9. Treatment of Mild Cognitive Impairment in Parkinson’s Disease

9.1. Pharmacological Treatment

Considering the significance of PD-MCI, there may be a role for initiating early treatment. Cholinesterase inhibitors have emerged as a potentially useful therapeutic option for cognitive deficits in PD. Cholinesterase inhibitors are widely used in the treatment of Alzheimer’s disease, and they have been reported to be beneficial for cognitive impairment in PD and PD-D. In PD patients with dementia or cognitive impairment, Donepezil was associated with improvements in memory, though variable tolerability and side effects warrant careful monitoring [58]. PD-D patients treated with Rivastigmine displayed improved outcomes in the Alzheimer Disease Assessment Scale-Cognitive subscale, though some patients experienced increased frequency of nausea, vomiting, and tremor [59]. A Cochrane review based on this trial concluded that Rivastigmine resulted in a clinically meaningful benefit in approximately 15% of cases, with improvements in cognition and activities of daily living [60], though there are significant trade-offs between efficacy and adverse effects [61]. A more recent Cochrane review supports the use of cholinesterase inhibitors in patients with PD-D, with a positive impact on global assessment, cognitive function, behavioural disturbance, and activities of daily living; however, the evidence on the use of cholinesterase inhibitors in PD-MCI patients is limited [62]. Additional research is necessary to identify PD patients who may benefit from cholinesterase inhibitors. Furthermore, it is noted that such treatments at best offer symptomatic improvement and do not alter the course or slope of cognitive decline.

Emerging studies have documented benefits from other agents that are purported to have neuroprotective effects. For instance, administering Rasagiline, a selective monoamine oxidase type-B inhibitor, to nondemented PD patients with cognitive impairment may exert beneficial effects on certain aspects of attentional and executive functions [63]. Rasagiline was associated with significant improvements on tests of digit span backwards, verbal fluency, and composite cognitive domain standardised scores in attention, though no benefits were seen in memory, language, and visuospatial functions.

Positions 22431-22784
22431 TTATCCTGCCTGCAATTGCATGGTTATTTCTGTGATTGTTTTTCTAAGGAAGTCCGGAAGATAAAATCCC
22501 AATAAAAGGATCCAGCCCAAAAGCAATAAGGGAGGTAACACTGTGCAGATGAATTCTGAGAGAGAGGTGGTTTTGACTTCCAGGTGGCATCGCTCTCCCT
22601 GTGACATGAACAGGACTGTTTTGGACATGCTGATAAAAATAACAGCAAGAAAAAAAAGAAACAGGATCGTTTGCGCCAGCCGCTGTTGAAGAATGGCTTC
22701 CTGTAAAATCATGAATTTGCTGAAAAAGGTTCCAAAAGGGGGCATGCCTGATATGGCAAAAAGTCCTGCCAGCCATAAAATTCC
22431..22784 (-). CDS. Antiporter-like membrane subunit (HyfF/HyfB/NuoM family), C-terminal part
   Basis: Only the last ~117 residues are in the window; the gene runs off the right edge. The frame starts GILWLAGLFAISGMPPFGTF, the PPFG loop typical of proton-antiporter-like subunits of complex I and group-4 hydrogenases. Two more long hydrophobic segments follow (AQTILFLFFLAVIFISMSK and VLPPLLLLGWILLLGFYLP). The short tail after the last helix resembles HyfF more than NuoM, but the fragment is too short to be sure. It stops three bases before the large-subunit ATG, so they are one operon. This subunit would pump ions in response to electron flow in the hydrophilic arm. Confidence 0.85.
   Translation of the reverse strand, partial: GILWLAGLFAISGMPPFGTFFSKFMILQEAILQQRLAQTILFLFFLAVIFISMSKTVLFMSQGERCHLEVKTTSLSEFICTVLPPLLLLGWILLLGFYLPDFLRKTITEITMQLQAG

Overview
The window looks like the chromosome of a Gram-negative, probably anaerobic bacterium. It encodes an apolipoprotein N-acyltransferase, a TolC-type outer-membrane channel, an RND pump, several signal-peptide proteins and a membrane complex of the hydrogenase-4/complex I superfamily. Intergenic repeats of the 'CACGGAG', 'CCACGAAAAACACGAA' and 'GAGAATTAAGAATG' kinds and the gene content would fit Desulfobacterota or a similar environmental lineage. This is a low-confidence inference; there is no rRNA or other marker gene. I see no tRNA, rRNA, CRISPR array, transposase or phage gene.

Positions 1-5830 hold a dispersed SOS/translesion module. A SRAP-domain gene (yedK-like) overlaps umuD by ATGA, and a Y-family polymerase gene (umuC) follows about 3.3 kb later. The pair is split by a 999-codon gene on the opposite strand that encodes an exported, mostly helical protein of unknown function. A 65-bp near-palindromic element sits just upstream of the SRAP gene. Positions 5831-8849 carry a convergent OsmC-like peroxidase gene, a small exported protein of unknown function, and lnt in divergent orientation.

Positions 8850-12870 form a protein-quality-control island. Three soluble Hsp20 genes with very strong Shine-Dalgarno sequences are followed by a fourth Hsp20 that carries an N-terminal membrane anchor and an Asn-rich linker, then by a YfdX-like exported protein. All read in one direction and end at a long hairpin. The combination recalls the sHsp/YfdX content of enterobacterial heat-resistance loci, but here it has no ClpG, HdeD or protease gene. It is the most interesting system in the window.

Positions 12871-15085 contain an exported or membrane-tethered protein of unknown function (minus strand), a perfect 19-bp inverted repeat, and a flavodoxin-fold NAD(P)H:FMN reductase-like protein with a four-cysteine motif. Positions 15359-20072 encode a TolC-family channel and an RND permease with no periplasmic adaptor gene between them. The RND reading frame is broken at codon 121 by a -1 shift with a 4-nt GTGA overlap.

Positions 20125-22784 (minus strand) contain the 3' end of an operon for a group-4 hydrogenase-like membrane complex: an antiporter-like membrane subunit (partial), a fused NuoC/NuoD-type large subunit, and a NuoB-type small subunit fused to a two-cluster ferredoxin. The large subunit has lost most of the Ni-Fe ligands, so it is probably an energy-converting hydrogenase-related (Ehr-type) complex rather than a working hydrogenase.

9.2. Nonpharmacological Treatment

Nonpharmacological treatment options may also play a valuable role, and while it has not yet been extensively evaluated in PD, this method of therapy shows promise as a primary and secondary prevention strategy for cognitive decline across a range of neurodegenerative diseases [64]. Cognitive training in nondemented PD patients has been found to improve performance in tests of attention, information processing speed, memory, visuospatial and visuoconstructive abilities, semantic verbal fluency, and executive functions [65]. PD patients who underwent cognitive training have also displayed improvements in performance on the Stroop test and reduced cortical activation patterns visible on fMRI [66]. The authors propose that cognitive training may contribute by promoting brain resources in PD patients, perhaps by readdressing the imbalance caused by alterations to inhibitory circuitry.

10. Conclusion

The widespread acceptance of practice guidelines for the assessment and definition of PD-MCI will hopefully lead to a better understanding of cognitive decline in PD. The accurate characterisation of PD-MCI should identify those “at risk” of developing PD-D and in combination, reliable assessment tools, and biomarkers might allow for the evaluation of future therapeutic interventions. However, further research is required to validate the neurobiology and predictive utility of this diagnostic entity.

Conflict of Interests

The authors declare that they have no conflict of interests.